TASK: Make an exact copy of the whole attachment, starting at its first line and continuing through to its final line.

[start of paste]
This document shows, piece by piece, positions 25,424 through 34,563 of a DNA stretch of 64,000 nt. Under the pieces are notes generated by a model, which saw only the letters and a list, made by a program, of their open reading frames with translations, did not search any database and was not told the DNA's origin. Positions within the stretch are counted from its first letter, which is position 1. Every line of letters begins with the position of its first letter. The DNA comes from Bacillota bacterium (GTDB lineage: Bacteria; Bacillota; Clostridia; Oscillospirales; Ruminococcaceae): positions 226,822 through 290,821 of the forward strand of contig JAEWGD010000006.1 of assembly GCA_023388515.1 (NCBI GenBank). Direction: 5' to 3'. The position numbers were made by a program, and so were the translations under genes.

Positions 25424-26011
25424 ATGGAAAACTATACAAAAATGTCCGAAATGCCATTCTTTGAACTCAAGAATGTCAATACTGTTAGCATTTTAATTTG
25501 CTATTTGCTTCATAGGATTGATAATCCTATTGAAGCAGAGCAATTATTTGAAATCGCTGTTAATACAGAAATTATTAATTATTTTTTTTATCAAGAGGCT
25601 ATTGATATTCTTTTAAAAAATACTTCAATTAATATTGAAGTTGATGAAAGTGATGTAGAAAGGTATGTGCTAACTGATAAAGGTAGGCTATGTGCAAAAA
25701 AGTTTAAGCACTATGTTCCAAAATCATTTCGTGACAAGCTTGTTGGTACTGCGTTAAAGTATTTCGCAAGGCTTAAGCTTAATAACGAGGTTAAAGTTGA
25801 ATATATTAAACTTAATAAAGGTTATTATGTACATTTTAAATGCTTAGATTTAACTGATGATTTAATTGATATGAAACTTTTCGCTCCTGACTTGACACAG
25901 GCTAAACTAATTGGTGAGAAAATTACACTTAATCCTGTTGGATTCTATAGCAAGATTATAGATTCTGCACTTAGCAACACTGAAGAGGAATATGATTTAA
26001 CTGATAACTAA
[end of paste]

This document shows, piece by piece, positions 25,424 through 34,563 of a DNA stretch of 64,000 nt. Under the pieces are notes generated by a model, which saw only the letters and a list, made by a program, of their open reading frames with translations, did not search any database and was not told the DNA's origin. Positions within the stretch are counted from its first letter, which is position 1. Every line of letters begins with the position of its first letter. The DNA comes from Bacillota bacterium (GTDB lineage: Bacteria; Bacillota; Clostridia; Oscillospirales; Ruminococcaceae): positions 226,822 through 290,821 of the forward strand of contig JAEWGD010000006.1 of assembly GCA_023388515.1 (NCBI GenBank). Direction: 5' to 3'. The position numbers were made by a program, and so were the translations under genes.

Positions 25424-26011
25424 ATGGAAAACTATACAAAAATGTCCGAAATGCCATTCTTTGAACTCAAGAATGTCAATACTGTTAGCATTTTAATTTG
25501 CTATTTGCTTCATAGGATTGATAATCCTATTGAAGCAGAGCAATTATTTGAAATCGCTGTTAATACAGAAATTATTAATTATTTTTTTTATCAAGAGGCT
25601 ATTGATATTCTTTTAAAAAATACTTCAATTAATATTGAAGTTGATGAAAGTGATGTAGAAAGGTATGTGCTAACTGATAAAGGTAGGCTATGTGCAAAAA
25701 AGTTTAAGCACTATGTTCCAAAATCATTTCGTGACAAGCTTGTTGGTACTGCGTTAAAGTATTTCGCAAGGCTTAAGCTTAATAACGAGGTTAAAGTTGA
25801 ATATATTAAACTTAATAAAGGTTATTATGTACATTTTAAATGCTTAGATTTAACTGATGATTTAATTGATATGAAACTTTTCGCTCCTGACTTGACACAG
25901 GCTAAACTAATTGGTGAGAAAATTACACTTAATCCTGTTGGATTCTATAGCAAGATTATAGATTCTGCACTTAGCAACACTGAAGAGGAATATGATTTAA
26001 CTGATAACTAA